www.bl.uk/catalogues/illuminatedmanuscripts

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CASSS Digital Archive

Posted by arts-humanities.net on March 29, 2015

The Corpus of Anglo-Saxon Stone Sculpture (CASSS) is a project to identify, record and publish in a consistent format, the earliest English sculpture dating from the 7th to the 11th centuries. Much of this material was unpublished before the work began, but it is of crucial importance as pointing to the earliest settlements and artistic achievements of the Anglo-Saxon/Pre-Norman English. It ranges from our earliest Christian field monuments (free-standing carved crosses), and innovative decorative elements and furnishings of churches, to humble grave-markers.

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Lexicon of Greek Personal Names

Posted by arts-humanities.net on March 29, 2015

Ancient Greek names provide crucial evidence to the historian. They reveal where people came from; they show what gods were popular at a given time; they may express political ideals. The Lexicon of Greek Personal Names project traces every bearer of every name, drawing on a huge variety of evidence, from personal tombstones, dedications, works of art, to civic decrees, treaties, citizen-lists etc., as well as literature, artefacts, graffiti etc. The result: almost 400,000 ancient Greeks on record.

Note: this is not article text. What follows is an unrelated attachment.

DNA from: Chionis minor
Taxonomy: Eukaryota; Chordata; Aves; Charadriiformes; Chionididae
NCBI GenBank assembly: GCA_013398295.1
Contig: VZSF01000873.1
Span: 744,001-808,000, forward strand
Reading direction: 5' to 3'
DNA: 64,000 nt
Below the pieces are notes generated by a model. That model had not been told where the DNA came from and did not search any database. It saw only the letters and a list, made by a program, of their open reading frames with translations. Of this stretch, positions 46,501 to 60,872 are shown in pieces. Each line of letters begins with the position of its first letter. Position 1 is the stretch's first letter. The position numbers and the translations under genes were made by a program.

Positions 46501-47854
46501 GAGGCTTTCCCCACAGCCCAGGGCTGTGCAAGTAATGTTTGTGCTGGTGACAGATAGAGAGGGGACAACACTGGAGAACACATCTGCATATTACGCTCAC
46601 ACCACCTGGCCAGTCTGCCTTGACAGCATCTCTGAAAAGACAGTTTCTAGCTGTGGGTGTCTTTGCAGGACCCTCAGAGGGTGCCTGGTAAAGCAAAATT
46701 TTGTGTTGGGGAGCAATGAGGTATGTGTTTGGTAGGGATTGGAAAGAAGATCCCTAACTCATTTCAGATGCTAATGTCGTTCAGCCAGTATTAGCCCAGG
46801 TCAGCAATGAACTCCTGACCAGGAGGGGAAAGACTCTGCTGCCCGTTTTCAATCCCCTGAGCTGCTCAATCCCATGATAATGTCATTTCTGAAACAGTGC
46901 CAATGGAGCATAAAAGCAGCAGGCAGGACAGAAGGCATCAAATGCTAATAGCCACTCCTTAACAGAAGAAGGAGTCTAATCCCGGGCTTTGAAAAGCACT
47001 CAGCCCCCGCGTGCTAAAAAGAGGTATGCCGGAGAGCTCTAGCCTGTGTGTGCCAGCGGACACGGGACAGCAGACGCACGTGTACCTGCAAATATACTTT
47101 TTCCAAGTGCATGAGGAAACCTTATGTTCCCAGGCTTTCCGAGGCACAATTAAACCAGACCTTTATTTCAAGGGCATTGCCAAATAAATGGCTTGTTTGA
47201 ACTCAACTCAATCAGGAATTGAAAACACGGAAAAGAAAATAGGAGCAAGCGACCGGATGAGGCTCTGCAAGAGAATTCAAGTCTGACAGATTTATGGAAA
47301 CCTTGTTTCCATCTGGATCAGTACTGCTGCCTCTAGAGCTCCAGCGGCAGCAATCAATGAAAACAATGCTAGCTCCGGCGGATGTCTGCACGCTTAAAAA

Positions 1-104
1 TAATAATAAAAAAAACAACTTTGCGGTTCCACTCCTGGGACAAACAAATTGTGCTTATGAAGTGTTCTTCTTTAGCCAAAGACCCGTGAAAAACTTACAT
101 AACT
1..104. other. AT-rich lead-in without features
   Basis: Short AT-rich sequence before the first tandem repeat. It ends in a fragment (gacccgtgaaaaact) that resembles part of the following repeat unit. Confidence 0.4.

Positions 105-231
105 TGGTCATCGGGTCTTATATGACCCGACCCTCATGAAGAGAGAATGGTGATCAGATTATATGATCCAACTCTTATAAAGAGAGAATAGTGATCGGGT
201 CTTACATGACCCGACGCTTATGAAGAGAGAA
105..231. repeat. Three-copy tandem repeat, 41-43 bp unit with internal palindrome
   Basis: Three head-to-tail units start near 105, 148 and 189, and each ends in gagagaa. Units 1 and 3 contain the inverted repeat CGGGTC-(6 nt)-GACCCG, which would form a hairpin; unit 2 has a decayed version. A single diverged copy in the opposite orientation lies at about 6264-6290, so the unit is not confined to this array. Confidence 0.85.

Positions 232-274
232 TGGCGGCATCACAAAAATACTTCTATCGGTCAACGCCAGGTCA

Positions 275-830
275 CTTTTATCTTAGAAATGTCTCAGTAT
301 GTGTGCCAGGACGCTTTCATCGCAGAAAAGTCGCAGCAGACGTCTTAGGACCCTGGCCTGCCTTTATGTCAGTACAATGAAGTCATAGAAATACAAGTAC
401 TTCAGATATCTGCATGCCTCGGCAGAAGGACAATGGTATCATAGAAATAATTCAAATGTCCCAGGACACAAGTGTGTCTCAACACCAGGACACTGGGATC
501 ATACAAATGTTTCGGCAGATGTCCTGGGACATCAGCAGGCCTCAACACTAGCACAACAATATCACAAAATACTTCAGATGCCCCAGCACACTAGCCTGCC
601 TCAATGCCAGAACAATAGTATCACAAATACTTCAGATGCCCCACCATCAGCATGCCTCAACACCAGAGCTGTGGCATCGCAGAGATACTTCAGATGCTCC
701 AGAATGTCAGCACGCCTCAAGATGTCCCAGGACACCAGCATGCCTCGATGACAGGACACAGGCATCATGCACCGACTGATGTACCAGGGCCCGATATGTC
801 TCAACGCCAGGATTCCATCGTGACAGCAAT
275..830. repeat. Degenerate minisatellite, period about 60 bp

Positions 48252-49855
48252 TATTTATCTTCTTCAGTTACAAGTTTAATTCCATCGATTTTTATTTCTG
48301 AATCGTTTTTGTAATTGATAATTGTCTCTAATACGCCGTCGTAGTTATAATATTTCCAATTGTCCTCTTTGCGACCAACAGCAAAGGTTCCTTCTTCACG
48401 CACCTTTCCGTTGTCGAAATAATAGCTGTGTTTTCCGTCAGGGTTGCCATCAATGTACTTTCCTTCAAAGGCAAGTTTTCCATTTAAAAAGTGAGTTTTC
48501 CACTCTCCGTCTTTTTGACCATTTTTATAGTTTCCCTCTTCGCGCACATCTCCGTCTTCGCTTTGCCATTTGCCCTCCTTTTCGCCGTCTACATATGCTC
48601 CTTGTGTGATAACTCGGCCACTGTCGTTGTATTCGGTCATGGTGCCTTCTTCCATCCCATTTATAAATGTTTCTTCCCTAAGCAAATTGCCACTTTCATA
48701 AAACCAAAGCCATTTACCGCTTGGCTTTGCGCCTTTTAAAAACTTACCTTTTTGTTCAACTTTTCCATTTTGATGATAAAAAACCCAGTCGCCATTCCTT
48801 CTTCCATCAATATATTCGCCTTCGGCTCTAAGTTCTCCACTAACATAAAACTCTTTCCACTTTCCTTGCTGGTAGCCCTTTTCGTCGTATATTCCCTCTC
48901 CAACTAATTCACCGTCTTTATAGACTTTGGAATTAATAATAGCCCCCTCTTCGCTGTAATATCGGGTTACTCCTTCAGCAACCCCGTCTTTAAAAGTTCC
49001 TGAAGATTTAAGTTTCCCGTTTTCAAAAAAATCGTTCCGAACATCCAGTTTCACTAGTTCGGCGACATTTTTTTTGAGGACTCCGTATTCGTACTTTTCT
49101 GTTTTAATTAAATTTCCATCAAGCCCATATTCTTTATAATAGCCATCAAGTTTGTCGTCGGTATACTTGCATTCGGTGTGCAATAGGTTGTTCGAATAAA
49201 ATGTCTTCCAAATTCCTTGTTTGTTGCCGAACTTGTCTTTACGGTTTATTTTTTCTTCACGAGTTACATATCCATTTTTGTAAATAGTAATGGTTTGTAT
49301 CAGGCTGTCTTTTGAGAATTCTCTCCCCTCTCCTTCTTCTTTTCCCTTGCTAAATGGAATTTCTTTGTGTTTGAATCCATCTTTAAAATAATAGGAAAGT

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Masks for Menander: imaging and enactment

Posted by arts-humanities.net on March 29, 2015

Combining experimental archaeology and practice-based research, the project has investigated the performance qualities and style of the masks of Greek New Comedy. Its aims have been to image in 3D selected New Comedy monuments from UK and European museums, and to conduct studio research with full-size reconstructions of the masks, scaled exactly from the 3-dimensional co-ordinates.

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Roman amphorae: a digital resource

Posted by arts-humanities.net on March 29, 2015

The aim of this website is to provide an online introductory resource for the study of Roman amphorae. In the Roman empire amphorae were pottery containers used for the non-local transport of agricultural products. Their fragments litter archaeological sites of all kinds on land and at sea and have been a subject of serious study for over 100 years.

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The Italic Epigraphy Project: Text and Monument

Posted by arts-humanities.net on March 29, 2015

Based at the Institute of Classical Studies, London, and funded by a major grant over three years from the Arts and Humanities Research Board, the project aims to place in the hands of scholars the primary evidence both for the texts of the inscriptions of the peoples of Central Italy and for the monumental and archaeological context of these inscriptions.